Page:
Here comes one of the earliest criticisms we can find from Thomas Jefferson of the clergy. It comes in 1801—when he was almost 60 years old. This criticism was as related to POLITICS as much as it was to religion. The idea that our third president was a lifelong skeptic is false, and that’s one of our main conclusions of Doubting Thomas.
Jefferson also bought a new Bible at that time. In a letter to Henry Remsen on December 31, 1800, he said: “I see advertised…Scatcherd’s pocket bible, bound in Marocco, it is an edition which I have long been wishing to get, to make part of a portable library which the course of my life has rendered convenient. Will you be so good as to get a copy for me and forward by post.”
Another clergyman wrote him in early January 1801 named Rev. Joseph Moss White. Rev. White was of the Sandemanian sect in Danbury, Connecticut, who supported Jefferson’s church-state views. The famous Danbury letter on the “wall of separation of church and state” that Jefferson wrote about a year later was to Baptists there who held similar views. Rev. White enclosed in his letter to Jefferson two pamphlets. Jefferson replied to him with thanks on January 11, 1801, saying: “I shall with pleasure read the pamphlet you send me;…when these questions shall have passed away, I am in hopes my fellow citizens who have given ear to the calumnies, will be disposed to make a juster estimate of my character.”
About the same time a former Governor of Vermont, Moses Robinson, wrote Jefferson on March 3, 1801, speaking of “our Civil and Religious Rights” and rejoicing in a recent election victory. Jefferson replied on March 23: “…The eastern States will be the last to come over, on account of the dominion of the clergy, who had got a smell of union between Church and State…; The Christian religion, when divested of the rags in which they have enveloped it, and brought to the original purity and simplicity of its benevolent institutor, is a religion of all others most friendly to liberty, science, and the freest expansion of the human mind.”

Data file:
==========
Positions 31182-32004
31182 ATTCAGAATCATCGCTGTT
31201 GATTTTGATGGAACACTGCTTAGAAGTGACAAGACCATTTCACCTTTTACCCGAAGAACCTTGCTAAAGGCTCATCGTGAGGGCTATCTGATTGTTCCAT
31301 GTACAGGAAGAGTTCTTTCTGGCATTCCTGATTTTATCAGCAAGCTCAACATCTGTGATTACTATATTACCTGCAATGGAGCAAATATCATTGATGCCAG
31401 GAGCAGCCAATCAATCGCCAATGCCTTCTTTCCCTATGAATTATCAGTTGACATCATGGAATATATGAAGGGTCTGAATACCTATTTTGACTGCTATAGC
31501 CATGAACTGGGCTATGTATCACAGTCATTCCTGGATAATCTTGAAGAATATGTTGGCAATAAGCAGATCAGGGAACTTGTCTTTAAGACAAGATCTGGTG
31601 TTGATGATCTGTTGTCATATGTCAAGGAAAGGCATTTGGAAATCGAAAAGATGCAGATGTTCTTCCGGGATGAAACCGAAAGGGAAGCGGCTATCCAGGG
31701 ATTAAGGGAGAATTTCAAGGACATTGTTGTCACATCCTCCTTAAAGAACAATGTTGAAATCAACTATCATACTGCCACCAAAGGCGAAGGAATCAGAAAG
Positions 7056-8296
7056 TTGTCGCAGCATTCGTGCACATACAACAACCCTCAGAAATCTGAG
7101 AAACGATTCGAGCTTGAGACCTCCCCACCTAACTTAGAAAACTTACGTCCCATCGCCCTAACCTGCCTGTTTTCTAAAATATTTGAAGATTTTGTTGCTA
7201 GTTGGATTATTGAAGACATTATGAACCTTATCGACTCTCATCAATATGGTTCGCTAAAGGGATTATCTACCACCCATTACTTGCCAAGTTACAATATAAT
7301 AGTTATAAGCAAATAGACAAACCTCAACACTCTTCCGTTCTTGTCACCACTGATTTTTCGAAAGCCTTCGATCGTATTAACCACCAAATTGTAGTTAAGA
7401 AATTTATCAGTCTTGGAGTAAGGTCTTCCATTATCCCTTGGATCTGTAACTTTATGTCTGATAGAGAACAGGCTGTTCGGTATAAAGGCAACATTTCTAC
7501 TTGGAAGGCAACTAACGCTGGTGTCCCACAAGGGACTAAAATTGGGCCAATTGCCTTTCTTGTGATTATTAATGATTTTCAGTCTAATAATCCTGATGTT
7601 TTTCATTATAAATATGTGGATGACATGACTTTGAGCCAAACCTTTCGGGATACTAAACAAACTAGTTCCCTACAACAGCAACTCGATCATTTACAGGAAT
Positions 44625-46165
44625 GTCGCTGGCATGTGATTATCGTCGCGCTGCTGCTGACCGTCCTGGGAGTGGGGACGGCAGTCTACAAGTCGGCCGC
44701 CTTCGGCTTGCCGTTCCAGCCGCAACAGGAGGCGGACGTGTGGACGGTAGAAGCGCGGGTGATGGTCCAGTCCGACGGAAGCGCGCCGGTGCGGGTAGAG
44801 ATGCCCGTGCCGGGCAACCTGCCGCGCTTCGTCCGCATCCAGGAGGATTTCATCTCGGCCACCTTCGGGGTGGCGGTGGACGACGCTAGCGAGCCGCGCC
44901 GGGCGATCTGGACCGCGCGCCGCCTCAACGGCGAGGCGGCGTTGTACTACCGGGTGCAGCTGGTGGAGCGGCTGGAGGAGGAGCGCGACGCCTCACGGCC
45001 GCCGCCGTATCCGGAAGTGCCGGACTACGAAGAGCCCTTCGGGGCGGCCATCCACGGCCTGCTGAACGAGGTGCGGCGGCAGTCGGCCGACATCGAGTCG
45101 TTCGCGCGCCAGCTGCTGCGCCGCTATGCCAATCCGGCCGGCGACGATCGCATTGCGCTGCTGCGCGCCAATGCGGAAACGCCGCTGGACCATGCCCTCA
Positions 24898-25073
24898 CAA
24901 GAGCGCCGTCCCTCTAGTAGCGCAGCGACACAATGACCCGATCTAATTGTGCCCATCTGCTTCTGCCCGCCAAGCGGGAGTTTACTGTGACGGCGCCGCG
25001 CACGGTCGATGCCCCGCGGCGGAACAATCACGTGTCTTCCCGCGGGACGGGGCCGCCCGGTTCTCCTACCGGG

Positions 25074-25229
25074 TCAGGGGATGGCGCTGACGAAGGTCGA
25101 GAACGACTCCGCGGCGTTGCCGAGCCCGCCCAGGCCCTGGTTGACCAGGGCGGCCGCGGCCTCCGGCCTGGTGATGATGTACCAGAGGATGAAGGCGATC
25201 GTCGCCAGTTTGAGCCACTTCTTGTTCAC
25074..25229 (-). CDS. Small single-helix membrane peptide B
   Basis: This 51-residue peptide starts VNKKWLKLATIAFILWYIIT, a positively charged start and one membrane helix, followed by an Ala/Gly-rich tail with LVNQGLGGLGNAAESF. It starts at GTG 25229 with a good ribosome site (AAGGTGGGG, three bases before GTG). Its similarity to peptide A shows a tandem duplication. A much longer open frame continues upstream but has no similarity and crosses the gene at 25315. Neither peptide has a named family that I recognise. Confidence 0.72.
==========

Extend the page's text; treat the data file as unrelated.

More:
This was one of the first criticisms Jefferson ever made about clergy in America, but it was specifically about the “eastern States,” meaning New England and New York, and about clergy there who were predominantly allied with the Federalists. Jefferson often did not provide specificity in his anti-clerical statements but this instance provides one of the few times he does so. But the context within most of his letters along with the other body of relationships with clergy is essential to correctly understand the narrow focus of his clerical criticism. And even in this criticism, it is clear that Jefferson maintains a high view of Christianity itself as a main source of freedom in world history. Furthermore, in this letter Jefferson makes one of his first criticisms of “they” who corrupted original Christianity, and this meant the medieval clergy of Europe. Explanation of this trend in his thinking will come later.